Updated:CENTRAL FLORIDA —
The state of Florida has a D grade when it comes to the number of premature births – and Florida's rate is double that of Western Europe.
In fact, 1-in-13 babies in Florida is born early.
A local father is working hard to help others and improve on that D grade.
Kylie Pelleymounter was 1 pound 2 ounces and was delivered 17 weeks early.
"During her NICU days it was scary for sure. The outcome paints a pretty grim picture of what her future would be like but she's miraculously gone through things," father Josh Pelleymounter said.
Now she's a literal poster child for preemie babies as the ambassador for the March of Dimes March for Babies walk later in April.
Her father is grateful for previous fundraisers that helped with the research that saved his daughter's life.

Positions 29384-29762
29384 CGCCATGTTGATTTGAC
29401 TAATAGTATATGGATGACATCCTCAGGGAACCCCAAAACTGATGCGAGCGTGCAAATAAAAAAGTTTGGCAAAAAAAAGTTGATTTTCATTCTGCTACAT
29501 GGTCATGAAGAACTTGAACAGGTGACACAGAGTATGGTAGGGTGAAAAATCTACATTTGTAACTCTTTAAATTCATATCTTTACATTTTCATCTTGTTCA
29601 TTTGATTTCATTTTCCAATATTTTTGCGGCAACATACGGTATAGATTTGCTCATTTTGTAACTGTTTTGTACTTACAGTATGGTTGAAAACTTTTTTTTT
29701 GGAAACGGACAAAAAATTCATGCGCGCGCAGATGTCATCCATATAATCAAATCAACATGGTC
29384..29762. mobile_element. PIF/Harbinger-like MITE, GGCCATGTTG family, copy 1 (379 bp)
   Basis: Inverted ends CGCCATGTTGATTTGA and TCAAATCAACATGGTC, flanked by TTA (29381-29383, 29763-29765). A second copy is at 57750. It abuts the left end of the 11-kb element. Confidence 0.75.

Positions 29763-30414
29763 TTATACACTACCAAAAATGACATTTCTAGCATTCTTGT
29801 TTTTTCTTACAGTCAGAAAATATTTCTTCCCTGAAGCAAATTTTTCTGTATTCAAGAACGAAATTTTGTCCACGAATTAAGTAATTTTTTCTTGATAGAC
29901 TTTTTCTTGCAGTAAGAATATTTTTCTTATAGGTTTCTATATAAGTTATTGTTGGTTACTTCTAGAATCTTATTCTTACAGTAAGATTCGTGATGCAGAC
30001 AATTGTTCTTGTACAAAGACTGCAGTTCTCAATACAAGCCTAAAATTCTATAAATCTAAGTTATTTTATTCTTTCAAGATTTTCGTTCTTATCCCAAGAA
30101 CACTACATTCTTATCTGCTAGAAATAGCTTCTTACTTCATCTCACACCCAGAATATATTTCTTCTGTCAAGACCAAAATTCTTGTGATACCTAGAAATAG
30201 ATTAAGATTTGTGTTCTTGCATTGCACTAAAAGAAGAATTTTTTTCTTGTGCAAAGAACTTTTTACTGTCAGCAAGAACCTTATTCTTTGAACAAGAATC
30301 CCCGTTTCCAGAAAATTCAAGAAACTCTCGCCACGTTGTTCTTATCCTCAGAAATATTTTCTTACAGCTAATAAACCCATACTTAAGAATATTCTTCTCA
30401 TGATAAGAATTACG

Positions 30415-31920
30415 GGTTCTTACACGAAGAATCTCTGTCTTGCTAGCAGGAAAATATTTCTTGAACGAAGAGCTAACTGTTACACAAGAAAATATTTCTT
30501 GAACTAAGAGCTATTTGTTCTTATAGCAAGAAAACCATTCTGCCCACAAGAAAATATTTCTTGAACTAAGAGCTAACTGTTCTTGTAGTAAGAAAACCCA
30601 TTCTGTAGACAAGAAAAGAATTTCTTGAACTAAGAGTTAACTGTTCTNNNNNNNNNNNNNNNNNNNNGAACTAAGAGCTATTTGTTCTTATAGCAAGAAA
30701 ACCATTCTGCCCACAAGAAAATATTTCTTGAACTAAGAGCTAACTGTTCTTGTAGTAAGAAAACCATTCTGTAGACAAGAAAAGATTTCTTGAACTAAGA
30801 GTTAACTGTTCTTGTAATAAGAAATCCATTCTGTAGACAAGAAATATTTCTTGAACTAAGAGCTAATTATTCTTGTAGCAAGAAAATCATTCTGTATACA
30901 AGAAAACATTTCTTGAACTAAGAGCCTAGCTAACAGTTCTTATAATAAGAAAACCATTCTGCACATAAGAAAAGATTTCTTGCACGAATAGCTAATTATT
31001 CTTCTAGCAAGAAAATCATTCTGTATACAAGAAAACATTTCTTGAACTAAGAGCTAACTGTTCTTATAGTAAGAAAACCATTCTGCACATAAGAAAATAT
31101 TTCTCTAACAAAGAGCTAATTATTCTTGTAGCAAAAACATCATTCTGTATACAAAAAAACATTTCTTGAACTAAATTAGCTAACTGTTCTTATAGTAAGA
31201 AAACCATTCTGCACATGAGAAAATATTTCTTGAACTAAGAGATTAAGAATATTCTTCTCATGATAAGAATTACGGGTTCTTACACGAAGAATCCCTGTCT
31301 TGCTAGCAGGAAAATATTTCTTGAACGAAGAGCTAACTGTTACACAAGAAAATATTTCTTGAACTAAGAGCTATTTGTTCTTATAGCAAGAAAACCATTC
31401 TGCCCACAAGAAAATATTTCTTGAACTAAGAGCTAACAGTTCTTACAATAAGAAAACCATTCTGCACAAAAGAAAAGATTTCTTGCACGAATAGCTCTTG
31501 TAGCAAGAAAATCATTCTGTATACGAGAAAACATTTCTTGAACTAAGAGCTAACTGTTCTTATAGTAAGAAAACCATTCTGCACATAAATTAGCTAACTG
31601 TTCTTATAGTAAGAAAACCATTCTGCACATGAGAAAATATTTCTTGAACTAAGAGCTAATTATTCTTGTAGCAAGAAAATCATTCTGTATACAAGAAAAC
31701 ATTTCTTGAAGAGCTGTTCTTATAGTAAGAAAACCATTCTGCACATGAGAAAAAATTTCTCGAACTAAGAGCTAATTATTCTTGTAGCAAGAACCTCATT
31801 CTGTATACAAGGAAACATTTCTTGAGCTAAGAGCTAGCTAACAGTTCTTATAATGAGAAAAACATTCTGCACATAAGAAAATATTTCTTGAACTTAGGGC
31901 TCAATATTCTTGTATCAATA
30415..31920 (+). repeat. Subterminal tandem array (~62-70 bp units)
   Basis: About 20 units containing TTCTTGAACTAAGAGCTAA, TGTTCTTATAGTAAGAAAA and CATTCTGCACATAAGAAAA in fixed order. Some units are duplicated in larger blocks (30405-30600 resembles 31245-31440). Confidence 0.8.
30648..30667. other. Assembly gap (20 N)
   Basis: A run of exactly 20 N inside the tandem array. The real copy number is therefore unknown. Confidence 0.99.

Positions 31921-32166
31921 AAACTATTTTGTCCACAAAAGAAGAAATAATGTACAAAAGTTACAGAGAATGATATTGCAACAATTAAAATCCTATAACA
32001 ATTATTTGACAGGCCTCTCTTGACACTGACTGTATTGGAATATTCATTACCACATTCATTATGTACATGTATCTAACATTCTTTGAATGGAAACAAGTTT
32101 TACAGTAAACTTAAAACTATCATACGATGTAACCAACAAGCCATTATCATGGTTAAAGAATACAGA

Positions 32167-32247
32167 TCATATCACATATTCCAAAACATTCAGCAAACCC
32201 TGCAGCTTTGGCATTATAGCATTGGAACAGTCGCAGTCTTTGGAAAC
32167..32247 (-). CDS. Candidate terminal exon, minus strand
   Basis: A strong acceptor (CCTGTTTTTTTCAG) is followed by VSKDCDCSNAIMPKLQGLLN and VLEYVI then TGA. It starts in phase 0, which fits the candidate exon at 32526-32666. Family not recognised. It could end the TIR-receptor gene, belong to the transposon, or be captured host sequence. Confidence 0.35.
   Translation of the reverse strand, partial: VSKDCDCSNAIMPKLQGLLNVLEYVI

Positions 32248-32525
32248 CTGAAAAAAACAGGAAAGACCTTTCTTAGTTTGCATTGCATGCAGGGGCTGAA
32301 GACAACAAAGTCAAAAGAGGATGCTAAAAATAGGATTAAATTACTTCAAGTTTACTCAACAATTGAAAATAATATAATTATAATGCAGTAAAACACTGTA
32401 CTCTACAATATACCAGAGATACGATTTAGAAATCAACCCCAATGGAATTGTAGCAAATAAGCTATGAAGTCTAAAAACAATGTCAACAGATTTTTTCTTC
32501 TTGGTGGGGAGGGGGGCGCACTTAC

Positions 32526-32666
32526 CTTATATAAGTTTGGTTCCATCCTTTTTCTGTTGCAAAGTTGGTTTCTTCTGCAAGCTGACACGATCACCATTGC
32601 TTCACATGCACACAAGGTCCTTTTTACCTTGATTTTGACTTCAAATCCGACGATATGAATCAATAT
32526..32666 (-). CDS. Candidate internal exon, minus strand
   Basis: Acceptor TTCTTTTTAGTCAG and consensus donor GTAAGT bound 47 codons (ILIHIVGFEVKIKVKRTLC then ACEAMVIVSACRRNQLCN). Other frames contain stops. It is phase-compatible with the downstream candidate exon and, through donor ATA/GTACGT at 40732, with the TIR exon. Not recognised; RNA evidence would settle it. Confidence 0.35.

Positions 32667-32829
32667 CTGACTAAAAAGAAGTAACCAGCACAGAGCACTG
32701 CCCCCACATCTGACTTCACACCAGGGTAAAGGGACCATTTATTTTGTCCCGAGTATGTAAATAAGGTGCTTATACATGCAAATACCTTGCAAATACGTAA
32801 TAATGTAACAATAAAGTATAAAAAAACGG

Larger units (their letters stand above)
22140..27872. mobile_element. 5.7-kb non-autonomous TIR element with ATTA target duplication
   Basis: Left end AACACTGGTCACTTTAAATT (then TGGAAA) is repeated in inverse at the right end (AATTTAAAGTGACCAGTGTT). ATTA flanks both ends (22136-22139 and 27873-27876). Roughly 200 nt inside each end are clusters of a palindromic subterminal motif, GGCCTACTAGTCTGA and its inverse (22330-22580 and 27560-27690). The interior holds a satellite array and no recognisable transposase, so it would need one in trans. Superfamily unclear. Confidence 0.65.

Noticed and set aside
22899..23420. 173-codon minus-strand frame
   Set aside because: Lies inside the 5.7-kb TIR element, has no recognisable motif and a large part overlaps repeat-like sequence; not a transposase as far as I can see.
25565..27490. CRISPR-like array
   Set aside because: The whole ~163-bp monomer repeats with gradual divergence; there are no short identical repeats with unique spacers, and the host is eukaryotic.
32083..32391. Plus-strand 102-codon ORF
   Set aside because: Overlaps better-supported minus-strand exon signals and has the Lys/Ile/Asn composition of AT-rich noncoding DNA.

"Today she's doing great, obviously behind developmentally she's had a bunch of different issues but she's always smiling. Always having a good time, interacts with her big brother," Pelleymounter said.
Kylie's premature birth is a mystery. Other trigger factors are more predictable like prenatal smoking and poor health care. But educating moms -- and learning why moms who do everything right, still deliver early -- is the goal of doctors and researchers.
"So how can we understand what those missing links are, (are) there things we can identify earlier in her blood stream, for example, that would lead us to therapies that would prevent that premature delivery," Dr. Victoria Niklas said.
Hear more from Dr. Niklas and Pelleymounter Saturday on Central Florida Spotlight at 12:30.
9 Family Connection will look at what's being done, what parents can do and how central Florida can help improve the D grade.